Tuesday, January 11, 2011

Ther Merits of Pre-Cognition (How the future shapes current choices)


The science world has got itself all up in its own face over a new paper from Daryl J. Bem scheduled to be published this year in The Journal of Personality and Social Psychology. His new paper suggests that under specific conditions (predicting which screen erotic images will appear upon), people are correct at levels more significant than mere chance.

Two possible explanations:
(1) Pre-cognition - the subjects are able to predict to the future
(2) Retro-causation - the future is influencing the present

Neither of those explanations sit well with other researchers. In fact, Dr. Eric-Jan Wagenmakers who is co-author of a rebuttal to the paper that will appear in the same issue of the journal as Bem's paper, suspects it more about attention grabbing than good science:
“Several top journals publish results only when these appear to support a hypothesis that is counterintuitive or attention-grabbing,” says Eric-Jan Wagenmakers (in the New York Times), “But such a hypothesis probably constitutes an extraordinary claim, and it should undergo more scrutiny before it is allowed to enter the field.”
He's a little less dismissive in his comments than is Ray Hyman, an emeritus professor of psychology at the University Oregon and longtime critic of ESP research:
“It’s craziness, pure craziness. I can’t believe a major journal is allowing this work in,” Hyman said. “I think it’s just an embarrassment for the entire field.”
Judge for yourself (the link will open the paper as a pdf). Here is the paper's abstract and pre-publication information.

Bem, D.J. (2010, in press). Feeling the Future: Experimental Evidence for Anomalous Retroactive Influences on Cognition and Affect. Journal of Personality and Social Psychology; American Psychological Association. Retrieved from http://www.apa.org/pubs/journals/psp/index.aspx DOI: 10.1037/a0021524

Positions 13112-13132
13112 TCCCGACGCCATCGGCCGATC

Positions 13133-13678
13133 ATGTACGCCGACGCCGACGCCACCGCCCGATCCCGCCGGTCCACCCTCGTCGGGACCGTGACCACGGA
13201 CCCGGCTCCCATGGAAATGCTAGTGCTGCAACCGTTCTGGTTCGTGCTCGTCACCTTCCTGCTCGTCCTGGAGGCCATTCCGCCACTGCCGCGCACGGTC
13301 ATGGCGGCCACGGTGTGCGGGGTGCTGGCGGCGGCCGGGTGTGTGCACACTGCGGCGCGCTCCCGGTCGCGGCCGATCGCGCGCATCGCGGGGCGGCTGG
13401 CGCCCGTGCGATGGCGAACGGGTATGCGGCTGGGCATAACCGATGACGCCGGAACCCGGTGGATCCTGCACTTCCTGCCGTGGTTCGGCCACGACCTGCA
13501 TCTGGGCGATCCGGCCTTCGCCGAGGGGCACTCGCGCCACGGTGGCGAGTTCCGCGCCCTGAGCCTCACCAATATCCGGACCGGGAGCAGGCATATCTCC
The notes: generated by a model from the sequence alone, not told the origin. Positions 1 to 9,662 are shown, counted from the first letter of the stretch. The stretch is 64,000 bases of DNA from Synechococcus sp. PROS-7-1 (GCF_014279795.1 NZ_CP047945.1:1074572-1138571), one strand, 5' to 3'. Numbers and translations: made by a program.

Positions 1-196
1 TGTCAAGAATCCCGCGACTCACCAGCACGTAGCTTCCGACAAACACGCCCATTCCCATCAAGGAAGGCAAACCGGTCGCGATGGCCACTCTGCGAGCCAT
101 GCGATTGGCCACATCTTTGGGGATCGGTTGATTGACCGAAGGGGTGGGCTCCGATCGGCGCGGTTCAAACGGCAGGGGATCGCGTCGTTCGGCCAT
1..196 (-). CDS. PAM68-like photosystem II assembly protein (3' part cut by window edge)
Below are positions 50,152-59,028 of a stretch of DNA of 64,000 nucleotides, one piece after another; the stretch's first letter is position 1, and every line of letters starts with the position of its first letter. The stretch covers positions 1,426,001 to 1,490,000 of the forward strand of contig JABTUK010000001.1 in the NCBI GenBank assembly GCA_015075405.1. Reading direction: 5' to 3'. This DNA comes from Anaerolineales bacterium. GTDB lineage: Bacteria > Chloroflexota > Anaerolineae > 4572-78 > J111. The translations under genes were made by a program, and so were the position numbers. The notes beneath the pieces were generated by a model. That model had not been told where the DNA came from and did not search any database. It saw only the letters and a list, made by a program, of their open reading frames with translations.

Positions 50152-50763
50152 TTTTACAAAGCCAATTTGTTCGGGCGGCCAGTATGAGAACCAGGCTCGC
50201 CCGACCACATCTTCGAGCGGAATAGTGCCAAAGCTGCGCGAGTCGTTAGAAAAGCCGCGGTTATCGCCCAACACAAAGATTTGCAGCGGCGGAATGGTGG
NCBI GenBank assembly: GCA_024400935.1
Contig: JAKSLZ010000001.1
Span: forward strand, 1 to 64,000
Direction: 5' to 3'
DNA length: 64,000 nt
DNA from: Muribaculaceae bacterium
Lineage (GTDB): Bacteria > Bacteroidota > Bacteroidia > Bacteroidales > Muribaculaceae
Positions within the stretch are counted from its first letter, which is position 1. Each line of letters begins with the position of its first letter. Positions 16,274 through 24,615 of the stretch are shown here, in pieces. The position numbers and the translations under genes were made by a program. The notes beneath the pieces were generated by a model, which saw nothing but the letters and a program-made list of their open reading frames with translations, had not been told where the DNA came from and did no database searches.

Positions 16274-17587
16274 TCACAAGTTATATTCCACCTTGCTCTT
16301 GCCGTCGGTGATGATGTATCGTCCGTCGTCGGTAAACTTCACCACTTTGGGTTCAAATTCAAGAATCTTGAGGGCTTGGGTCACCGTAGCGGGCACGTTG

The term psi denotes anomalous processes of information or energy transfer that are currently unexplained in terms of known physical or biological mechanisms. Two variants of psi are precognition (conscious cognitive awareness) and premonition (affective apprehension) of a future event that could not otherwise be anticipated through any known inferential process. Precognition and premonition are themselves special cases of a more general phenomenon: the anomalous retroactive influence of some future event on an individual’s current responses, whether those responses are conscious or nonconscious, cognitive or affective. This article reports 9 experiments, involving more than 1,000 participants, that test for retroactive influence by “timereversing” well-established psychological effects so that the individual’s responses are obtained before the putatively causal stimulus events occur. Data are presented for 4 time-reversed effects: precognitive approach to erotic stimuli and precognitive avoidance of negative stimuli; retroactive priming; retroactive habituation; and retroactive facilitation of recall. All but one of the experiments yielded statistically significant results; and, across all 9 experiments, Stouffer’s z = 6.66, p = 1.34 × 10-11 with a mean effect size (d) of 0.22. The individual-difference variable of stimulus seeking, a component of extraversion, was significantly correlated with psi performance in 5 of the experiments, with participants who scored above the midpoint on a scale of stimulus seeking achieving a mean effect size of 0.43. Skepticism about psi, issues of replication, and theories of psi are also discussed.
In the spirit of balance, here is the rebuttal paper's abstract and information.